Along with agreeing to let borrowers switch to interest-only to help manage their finances, lenders will delay any repossession proceedings for 12 months.

Cost of living crisis explained

The result of high inflation is that we are still in a cost-of-living crisis; not only are mortgages rising for those on a variable rate or coming to the end of their fixed rate period, but energy prices and the cost of goods and services are stubbornly high.

Those who are renting, they may find that their rent goes up as Landlords’ mortgages rise. Some organisations, such as the National Residential Landlords Association (NRLA), lobby for government action. They are calling for the reintroduction of mortgage interest relief and the unfreezing of housing benefit rates and believe that the current interest rate of 5% will result in landlords selling off as many as 735,000 rental properties which will fuel the ongoing supply and demand crisis across the private rented sector, pushing up prices further.

What is the government doing to assist?

Currently, the government won’t step in to support borrowers as this could undermine the battle against inflation. The government instead aims to stick to the current plan and ‘hold its nerve’.

One of the reasons that interest rates have gone up is to reduce people’s disposable income. So offering more support for mortgage holders could be counterproductive and work against the Bank of England’s policy. Rising interest rates can also reduce economic spending by boosting the incentive to save money. However, this provides little comfort to those unable to make ends meet.

What does this mean for my mortgage?

The average two-year fixed-rate mortgage is currently at 6.19%. According to financial data firm Moneyfacts, the five-year rate is about to hit 6%.

Following the latest rate rise, the average two-year tracker mortgage rate rose to 5.66% from 5.49%. Compare this to June 2022, and rates were half that.

Recently MPs have criticised banks for failing to pass rate rises on in full to savers with easy-access accounts – something that we hope will change shortly.

These latest changes will make a big difference to those at risk of losing their homes because they fall behind in their mortgage payments.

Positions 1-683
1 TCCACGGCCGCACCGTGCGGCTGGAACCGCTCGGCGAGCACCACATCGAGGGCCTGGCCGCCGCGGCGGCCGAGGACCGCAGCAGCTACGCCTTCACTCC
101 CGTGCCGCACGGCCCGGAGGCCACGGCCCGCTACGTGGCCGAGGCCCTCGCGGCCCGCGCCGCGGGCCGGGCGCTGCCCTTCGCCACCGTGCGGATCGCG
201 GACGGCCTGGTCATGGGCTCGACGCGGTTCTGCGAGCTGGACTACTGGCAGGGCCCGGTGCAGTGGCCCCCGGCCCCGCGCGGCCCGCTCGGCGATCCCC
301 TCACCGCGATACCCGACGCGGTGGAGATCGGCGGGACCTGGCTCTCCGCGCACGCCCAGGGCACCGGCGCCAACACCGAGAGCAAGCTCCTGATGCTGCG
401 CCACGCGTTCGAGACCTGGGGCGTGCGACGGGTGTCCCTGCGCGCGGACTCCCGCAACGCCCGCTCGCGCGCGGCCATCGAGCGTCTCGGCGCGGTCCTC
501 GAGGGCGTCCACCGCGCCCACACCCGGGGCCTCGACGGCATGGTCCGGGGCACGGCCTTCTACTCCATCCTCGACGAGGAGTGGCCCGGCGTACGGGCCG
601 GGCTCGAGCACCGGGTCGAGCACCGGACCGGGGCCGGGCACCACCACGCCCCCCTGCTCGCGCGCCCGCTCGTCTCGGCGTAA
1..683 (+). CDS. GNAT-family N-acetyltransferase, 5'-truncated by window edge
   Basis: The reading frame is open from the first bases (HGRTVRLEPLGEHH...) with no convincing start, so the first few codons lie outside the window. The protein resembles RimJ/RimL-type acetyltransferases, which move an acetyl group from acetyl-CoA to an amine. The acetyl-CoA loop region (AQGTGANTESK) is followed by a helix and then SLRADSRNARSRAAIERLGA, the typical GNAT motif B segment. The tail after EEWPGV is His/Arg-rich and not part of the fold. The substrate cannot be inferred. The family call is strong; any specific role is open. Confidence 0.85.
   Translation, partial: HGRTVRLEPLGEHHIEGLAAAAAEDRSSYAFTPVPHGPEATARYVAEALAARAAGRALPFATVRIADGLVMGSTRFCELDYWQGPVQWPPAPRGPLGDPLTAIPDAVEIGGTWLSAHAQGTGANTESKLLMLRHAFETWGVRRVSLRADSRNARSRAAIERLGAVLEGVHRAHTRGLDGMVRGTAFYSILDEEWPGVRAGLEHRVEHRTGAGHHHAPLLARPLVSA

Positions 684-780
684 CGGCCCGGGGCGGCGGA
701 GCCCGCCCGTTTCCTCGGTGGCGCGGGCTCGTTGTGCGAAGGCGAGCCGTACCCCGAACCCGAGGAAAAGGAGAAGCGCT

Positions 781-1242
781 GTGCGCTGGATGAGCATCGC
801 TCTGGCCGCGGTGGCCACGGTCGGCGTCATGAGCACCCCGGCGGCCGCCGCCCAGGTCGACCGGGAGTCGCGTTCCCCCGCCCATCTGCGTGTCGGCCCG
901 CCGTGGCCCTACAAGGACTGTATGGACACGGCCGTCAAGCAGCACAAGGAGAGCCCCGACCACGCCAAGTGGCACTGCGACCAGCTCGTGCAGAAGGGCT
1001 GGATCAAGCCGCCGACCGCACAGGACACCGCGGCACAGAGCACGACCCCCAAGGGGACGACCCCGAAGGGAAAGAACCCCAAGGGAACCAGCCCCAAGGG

In addition, it will help those who have to change their mortgage because their fixed rate ends, and they’re worried about the impact on their family finances.

Get in touch with Mortgage Hub to discuss your requirements

If you would like to find out about these latest changes and how they could affect you, contact our mortgage specialists at The Mortgage Hub. Our team are available Monday to Saturday on 01698 200050 or e-mail info@mortgagehub.co.uk

Interest Rates and Your Finances – what does the rise mean for you?

Interest Rates and Your Finances

Following the May rise in interest rates to 4.5%, many people are now wondering what that means for their mortgages.

Lenders regularly review the interest rates of their mortgage products, adjusting the deals available to those looking to buy their first home or remortgage their existing property.

The Bank of England (BoE) meets every six weeks to decide whether the Base Rate should go up or down or stay the same. Last month, the interest rate went up 0.25% percentage points, from 4.25% to 4.5%.

What does the interest rate increase mean for your mortgage payments?

This rate rise is unwelcome news for those with a mortgage on a variable rate – this could be a base rate tracker, discounted-rate deal, or a lender’s standard variable rate (SVR).

For those on a tracker mortgage, their deal directly follows the base rate, and at 5.25%, their repayments will rise by £21 per month if they have a £150k repayment mortgage with a 20-year term. Compare this to last year; that same homeowner will have been paying £776 a month, indicating a rise in the previous 12 months.

A Standard Variable Rate mortgage goes up at the lender’s discretion. However, these are likely to go up even if not by the total 0.25% percentage points.

For those on a fixed-rate mortgage, this news will not impact their mortgage repayments each month. This accounts for around six million households in the UK – but if their current deal is about to end, they will feel the impact of the increase in their monthly payments. If they are coming to the end of a 2-year fixed rate, they could be used to paying around 1.5 to 2% and will experience a big jump.

US investment group Goldman Sachs anticipates rates will rise to 5% this summer.

Mortgage rates are increasing by an average of 0.39% across all LTVs, and these latest interest rate changes hardest hit those with a 10 or 15% deposit. However, some lenders are trying to remain as competitive as they can.

What does the increased interest rate mean for savings rates?